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Wright v. Romona's Restaurant

United States District Court, D. Nebraska

May 19, 2016

JABARI WRIGHT, Plaintiff,
v.
ROMONA'S RESTAURANT, LOUIS G. GODOY, AND DOES 1-5, Defendants.

          MEMORANDUM AND ORDER

          LAURIE SMITH CAMP, CHIEF UNITED STATES DISTRICT JUDGE

         This Matter is before the Court on the Objection to Magistrate Judge F.A. Gossett, III’s Order (Filing No. 26) (“Objection”) filed by Plaintiff Jabari Wright (“Wright”). For the reasons discussed below, the Objection will be overruled.

         BACKGROUND

         Wright filed this action against Defendants Romona’s Restaurant, Louis G. Godoy, and various unnamed defendants (collectively “Defendants”) on July 20, 2015, seeking injunctive relief for alleged violations of the Americans with Disabilities Act of 1990, 42 U.S.C. §§ 12101-12213 (“ADA”) and portions of 28 CFR § 36. (See Filing No. 1.) On October 2, 2015, Wright served Defendants with a set of requests for admission pursuant to Federal Rule of Civil Procedure 36. (Filing No. 19 ¶ 1.) On December 2, 2015, the Rule 26(d) Report of the Parties’ Planning Conference was filed. (See Filing No. 17.) The requests for admission were not received by Wright as of January 18, 2016. (Filing No. 19 ¶¶ 4-5.)

         On January 4, 2016, Wright filed a motion with Judge Gossett to deem admitted those matters within the requests (Filing No. 19) (“Motion”). Defendants did not respond to the Motion. (Filing No. 20.) On March 2, 2016, Judge Gossett issued an order denying Wright’s Motion (Filing No. 20) (“Order”). Because the requests were served prior to the Parties’ Rule 26(f) planning conference, Judge Gossett held that the requests were served prematurely under Federal Rule of Civil Procedure 26(d) and refused to deem them admitted. (Id.)

         On March 7, 2016, Wright filed a motion seeking reconsideration of Judge Gossett’s Order (Filing No. 22), which Judge Gossett denied in an order dated March 9, 2016 (Filing No. 24). On March 17, 2016, Wright filed this Objection to the Order alleging that it was contrary to law. (Filing No. 26.)

         STANDARD OF REVIEW

         When a party objects to a magistrate judge's order on a nondispositive pretrial matter, a district court may set aside any part of the order shown to be clearly erroneous or contrary to law. Fed.R.Civ.P. 72(a); see 28 U.S.C. § 636(b)(1)(A). “A finding is ‘clearly erroneous’ when although there is evidence to support it, the reviewing court on the entire evidence is left with the definite and firm conviction that a mistake has been committed.” Chase v. Comm’r, 926 F.2d 737, 740 (8th Cir. 1991) (citing United States v. U.S. Gypsum Co., 333 U.S. 364, 395 (1948)). “An order is contrary to law if it fails to apply or misapplies relevant statutes, case law, or rules of procedure.” Haviland v. Catholic Health Initiatives-Iowa, Corp., 692 F.Supp.2d 1040 (S.D. Iowa 2010) (internal quotation marks omitted).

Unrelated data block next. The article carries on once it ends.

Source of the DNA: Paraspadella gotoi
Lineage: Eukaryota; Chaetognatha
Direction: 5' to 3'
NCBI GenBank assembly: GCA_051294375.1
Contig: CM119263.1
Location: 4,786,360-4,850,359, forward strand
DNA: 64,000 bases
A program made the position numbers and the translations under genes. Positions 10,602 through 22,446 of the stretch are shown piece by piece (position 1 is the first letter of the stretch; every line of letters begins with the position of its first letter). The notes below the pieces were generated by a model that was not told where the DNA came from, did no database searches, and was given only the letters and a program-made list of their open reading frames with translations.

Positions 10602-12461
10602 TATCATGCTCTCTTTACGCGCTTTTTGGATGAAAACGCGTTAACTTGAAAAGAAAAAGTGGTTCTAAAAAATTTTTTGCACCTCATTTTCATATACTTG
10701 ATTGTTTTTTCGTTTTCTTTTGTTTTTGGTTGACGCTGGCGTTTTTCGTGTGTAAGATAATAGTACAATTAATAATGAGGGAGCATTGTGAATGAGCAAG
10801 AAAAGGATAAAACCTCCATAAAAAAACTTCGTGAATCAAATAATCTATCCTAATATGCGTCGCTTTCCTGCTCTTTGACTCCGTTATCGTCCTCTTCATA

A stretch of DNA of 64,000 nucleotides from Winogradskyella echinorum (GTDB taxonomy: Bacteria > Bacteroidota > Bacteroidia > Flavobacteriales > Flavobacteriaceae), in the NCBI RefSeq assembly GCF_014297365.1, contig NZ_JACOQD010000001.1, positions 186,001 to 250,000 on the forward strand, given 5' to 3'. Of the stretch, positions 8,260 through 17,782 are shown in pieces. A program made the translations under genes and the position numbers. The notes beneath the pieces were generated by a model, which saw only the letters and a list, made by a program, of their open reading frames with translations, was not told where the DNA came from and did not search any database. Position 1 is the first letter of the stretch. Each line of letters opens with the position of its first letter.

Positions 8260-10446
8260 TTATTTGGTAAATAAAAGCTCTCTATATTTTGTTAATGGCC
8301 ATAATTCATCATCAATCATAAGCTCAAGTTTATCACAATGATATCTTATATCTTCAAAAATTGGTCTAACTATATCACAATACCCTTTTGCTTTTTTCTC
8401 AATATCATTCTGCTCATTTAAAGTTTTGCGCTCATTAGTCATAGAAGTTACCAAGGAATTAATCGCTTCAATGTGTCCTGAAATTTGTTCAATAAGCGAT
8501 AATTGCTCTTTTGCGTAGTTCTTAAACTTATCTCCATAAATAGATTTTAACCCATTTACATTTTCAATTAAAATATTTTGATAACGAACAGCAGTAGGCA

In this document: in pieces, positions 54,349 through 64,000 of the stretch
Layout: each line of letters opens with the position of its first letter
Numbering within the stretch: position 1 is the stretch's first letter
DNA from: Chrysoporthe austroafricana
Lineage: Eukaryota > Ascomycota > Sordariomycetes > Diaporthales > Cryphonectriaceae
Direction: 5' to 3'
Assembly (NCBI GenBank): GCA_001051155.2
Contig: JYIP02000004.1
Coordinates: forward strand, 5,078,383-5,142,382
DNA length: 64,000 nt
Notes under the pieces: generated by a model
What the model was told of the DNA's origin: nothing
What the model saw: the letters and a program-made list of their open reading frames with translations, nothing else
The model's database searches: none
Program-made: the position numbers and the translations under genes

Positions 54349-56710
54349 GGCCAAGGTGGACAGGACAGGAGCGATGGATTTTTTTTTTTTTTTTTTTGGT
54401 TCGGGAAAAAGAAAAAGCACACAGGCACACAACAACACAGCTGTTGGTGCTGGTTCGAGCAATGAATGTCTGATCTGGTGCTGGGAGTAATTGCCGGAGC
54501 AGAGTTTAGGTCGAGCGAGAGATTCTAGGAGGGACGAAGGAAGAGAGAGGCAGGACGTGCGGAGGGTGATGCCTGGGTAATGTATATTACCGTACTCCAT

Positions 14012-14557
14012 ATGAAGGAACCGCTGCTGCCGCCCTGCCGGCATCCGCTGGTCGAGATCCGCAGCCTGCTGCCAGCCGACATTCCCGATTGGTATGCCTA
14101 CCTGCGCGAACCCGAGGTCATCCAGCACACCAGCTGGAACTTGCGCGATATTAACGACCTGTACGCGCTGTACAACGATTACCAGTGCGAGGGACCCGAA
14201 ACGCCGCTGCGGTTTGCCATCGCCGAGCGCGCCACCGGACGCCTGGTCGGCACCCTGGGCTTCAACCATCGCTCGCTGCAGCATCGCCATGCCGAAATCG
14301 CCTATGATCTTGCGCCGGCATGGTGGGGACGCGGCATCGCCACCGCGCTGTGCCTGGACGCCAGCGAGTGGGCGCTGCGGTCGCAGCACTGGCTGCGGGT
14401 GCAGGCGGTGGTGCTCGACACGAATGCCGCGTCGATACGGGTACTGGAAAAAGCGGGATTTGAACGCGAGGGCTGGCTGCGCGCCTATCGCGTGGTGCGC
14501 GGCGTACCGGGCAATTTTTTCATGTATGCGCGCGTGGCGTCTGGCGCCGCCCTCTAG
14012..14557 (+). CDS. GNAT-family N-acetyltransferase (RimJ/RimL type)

DISCUSSION

         Wright argues that Judge Gossett’s Order was contrary to law. Wright notes that at least one case from another district has held that, under Rule 36(a)(3), a party served with a request for admission has a duty to respond or object to the request within thirty days, even if that request is premature and improper under Rule 26. (Filing No. 26-1 at ECF 2-3 (citing Madison v. Harford Count, MD, 268 F.R.D. 563, 565 (D. Md. 2010)).) Wright argues that, according to Madison, the Defendants were obligated to respond to the requests, regardless of their prematurity, within thirty days of the filing of the Rule 26(d) report of the Parties’ planning conference; and, when Defendants did not respond, the facts in the requests were deemed admitted. Wright also notes that several districts have held that Rule 36(a)(3) operates extra-judicially and without the need for a motion to establish the admission. (Filing No. 26-1 at ECF 4 (citing Broad. Music, Inc. v. L.S. Horne Inv. III, LLC, WL 1812777 (N.D.Ga. 2015); Lesofski v. Lash, 2013 WL 6076428 (D. Ariz. 2013); Smith v. Pacific Bell Telephone Co., Inc., 662 F.Supp.2d 1199 (E.D. Cal. 2009)).)

         Wright also asks this Court to treat Rule 36 requests for admission like Rule 34 discovery requests for purposes of the recently codified Rule 26(d)(2). (See Filing No. 26-1 at 4-5.) Under Rule 26(d)(2), a party may deliver Rule 34 discovery requests twenty-one days after the summons and complaint are served and prior to the Rule 26(f) planning conference. See Fed R. Civ. P. 26. The requests are considered served, and the timing requirements for responses begin to run, at the first Rule 26(f) planning conference. Fed R. Civ. P. 26(d)(2)(B).

         Wright may be correct that the reasoning behind Rule 26(d)(2)-“to facilitate focused discussion during the Rule 26(f) conference”[1]-may be served through the early submission of Rule 36 requests for admission as well as Rule 34 discovery requests. It is noted, however, that although Rule 36 requests for admission are subject to discovery cutoff deadlines[2] “[s]trictly speaking Rule 36 is not a discovery procedure at all[.]”[3] Finally, the drafters of the 2015 amendment to Rule 26 could have included Rule 36 requests for admission when describing options for early discovery requests, but instead limited the scope of such requests to those submitted under Rule 34. See Fed. R. Civ. P. 26(d)(2).

         For these reasons, Judge Gossett’s Order is not clearly erroneous nor contrary to law, and Wright’s Objection will be overruled. Accordingly, IT IS ORDERED: Plaintiff Jabari Wright’s Objection ...


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